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A Review of the Use of 3D Printing Technology in Treatment of Scaphoid Fractures.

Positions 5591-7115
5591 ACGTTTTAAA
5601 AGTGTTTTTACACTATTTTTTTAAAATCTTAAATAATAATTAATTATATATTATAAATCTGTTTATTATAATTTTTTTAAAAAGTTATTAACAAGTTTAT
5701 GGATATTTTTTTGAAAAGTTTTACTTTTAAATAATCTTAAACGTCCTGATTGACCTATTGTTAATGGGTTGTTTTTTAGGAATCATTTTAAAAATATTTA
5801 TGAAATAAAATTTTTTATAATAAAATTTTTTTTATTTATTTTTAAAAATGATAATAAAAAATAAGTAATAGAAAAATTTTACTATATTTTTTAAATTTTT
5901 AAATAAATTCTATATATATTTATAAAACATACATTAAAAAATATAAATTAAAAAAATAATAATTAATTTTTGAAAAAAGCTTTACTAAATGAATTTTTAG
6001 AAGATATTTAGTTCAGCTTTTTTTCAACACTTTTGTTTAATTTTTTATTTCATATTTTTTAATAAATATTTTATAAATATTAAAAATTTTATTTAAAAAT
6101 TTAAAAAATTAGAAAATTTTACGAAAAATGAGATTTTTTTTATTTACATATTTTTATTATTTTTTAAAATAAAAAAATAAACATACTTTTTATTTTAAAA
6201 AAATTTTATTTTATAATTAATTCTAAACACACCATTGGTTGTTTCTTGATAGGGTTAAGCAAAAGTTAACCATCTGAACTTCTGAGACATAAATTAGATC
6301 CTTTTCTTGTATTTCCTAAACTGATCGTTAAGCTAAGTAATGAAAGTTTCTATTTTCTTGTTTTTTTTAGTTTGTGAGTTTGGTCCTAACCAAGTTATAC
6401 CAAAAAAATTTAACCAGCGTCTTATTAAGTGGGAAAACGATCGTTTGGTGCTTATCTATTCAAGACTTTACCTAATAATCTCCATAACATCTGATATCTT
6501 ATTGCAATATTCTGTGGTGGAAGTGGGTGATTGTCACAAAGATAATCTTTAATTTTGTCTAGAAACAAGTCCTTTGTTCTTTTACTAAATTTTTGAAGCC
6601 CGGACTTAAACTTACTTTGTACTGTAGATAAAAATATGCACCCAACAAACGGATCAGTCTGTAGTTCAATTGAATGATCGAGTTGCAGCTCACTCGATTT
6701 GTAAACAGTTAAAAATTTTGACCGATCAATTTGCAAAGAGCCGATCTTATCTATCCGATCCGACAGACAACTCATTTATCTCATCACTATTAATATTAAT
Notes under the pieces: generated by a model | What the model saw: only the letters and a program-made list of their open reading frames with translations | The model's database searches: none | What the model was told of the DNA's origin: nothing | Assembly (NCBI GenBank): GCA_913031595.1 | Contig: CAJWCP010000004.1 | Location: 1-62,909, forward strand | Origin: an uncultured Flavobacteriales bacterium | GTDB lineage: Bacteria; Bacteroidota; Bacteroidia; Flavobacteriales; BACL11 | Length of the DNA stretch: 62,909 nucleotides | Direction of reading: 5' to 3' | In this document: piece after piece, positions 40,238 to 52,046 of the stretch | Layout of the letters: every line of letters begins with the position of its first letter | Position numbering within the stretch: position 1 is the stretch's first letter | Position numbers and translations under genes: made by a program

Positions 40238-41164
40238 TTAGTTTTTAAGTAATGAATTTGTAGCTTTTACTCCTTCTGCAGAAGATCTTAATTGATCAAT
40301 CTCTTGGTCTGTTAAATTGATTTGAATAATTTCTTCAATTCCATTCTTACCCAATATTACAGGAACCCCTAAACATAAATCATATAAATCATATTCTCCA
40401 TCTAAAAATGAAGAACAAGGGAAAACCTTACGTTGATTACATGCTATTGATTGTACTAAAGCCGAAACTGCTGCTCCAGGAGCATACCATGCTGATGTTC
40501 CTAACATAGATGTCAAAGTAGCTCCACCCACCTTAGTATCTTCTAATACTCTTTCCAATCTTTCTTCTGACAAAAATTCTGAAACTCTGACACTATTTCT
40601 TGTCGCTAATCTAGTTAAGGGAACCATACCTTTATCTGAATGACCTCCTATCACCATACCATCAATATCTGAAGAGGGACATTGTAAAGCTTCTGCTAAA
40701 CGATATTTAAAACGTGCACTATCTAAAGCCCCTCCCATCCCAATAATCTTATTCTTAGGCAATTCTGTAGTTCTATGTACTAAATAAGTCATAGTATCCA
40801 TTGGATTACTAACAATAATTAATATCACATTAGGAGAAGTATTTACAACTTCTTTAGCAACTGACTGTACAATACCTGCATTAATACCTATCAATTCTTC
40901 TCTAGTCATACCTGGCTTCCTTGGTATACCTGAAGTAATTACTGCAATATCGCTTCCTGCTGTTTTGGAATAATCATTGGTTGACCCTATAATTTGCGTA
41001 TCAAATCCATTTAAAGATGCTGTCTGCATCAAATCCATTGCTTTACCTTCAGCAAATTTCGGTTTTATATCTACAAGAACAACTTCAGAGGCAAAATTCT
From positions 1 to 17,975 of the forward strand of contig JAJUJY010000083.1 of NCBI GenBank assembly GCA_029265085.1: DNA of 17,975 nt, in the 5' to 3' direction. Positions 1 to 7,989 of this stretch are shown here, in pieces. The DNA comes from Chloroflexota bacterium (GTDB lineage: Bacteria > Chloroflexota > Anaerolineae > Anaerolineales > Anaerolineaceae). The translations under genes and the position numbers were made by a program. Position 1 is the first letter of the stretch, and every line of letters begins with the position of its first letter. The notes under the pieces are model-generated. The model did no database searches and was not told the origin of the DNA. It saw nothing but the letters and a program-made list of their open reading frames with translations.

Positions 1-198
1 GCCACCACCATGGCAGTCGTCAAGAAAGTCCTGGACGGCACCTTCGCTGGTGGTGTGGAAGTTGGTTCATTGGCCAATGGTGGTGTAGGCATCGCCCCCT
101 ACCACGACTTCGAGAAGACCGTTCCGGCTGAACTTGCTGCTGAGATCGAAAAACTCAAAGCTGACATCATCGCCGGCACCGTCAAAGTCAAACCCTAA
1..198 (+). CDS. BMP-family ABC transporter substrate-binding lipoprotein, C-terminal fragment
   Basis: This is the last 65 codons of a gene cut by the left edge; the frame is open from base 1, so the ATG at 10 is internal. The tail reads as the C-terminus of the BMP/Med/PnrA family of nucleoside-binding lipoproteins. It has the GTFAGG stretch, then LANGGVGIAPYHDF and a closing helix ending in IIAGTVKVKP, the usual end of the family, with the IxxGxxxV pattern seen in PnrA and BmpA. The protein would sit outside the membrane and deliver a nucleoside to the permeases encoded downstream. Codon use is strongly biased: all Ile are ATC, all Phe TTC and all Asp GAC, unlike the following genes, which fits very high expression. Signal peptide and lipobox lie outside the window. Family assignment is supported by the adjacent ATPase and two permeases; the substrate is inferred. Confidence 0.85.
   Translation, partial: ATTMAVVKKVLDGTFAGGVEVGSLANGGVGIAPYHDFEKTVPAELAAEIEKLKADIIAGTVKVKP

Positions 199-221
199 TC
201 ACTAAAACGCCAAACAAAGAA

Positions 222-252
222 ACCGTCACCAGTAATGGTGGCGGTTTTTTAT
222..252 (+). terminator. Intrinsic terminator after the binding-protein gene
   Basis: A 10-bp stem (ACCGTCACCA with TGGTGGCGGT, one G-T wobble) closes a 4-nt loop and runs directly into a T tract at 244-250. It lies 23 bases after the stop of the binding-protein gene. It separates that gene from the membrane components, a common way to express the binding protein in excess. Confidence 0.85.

Background: Three-dimensional (3D) printing technology is increasingly commercially viable for pre-surgical planning, intraoperative templating, jig creation and customised implant manufacture. The challenging nature of scaphoid fracture and nonunion surgery make it an obvious target. The aim of this review is to determine the use of 3D printed technologies in the treatment of scaphoid fractures. Methods: This is a review of the Medline, Embase and Cochrane Library databases examining studies aimed at therapeutic use of 3D printing, also known as rapid prototyping or additive technology, in the treatment of scaphoid fractures. All studies published up to and including November 2020 were included in the search. Relevant data extracted included modality of use (as template/model/guide/prosthesis), operative time, accuracy of reduction, radiation exposure, follow-up duration, time to union, complications and study quality. Results: A total of 649 articles were identified, of which 12 met the full inclusion criteria. Analysis of the articles showed that 3D printing techniques can be utilised in myriad ways to aid planning and delivery of scaphoid surgery. Percutaneous guides for Kirschner-wire (K-wire) fixation of non-displaced fractures can be created; custom guides can be printed to aid reduction of displaced or non-united fractures; patient-specific total prostheses may recreate near-normal carpal biomechanics and a simple model may help graft harvesting and positioning. Conclusions: This review found that the use of 3D printed patient-specific models and templates in scaphoid surgery can improve accuracy and speed, and reduce radiation exposure. 3D printed prostheses may also restore near-normal carpal biomechanics without burning bridges for potential future procedures. Level of Evidence: Level III (Therapeutic).

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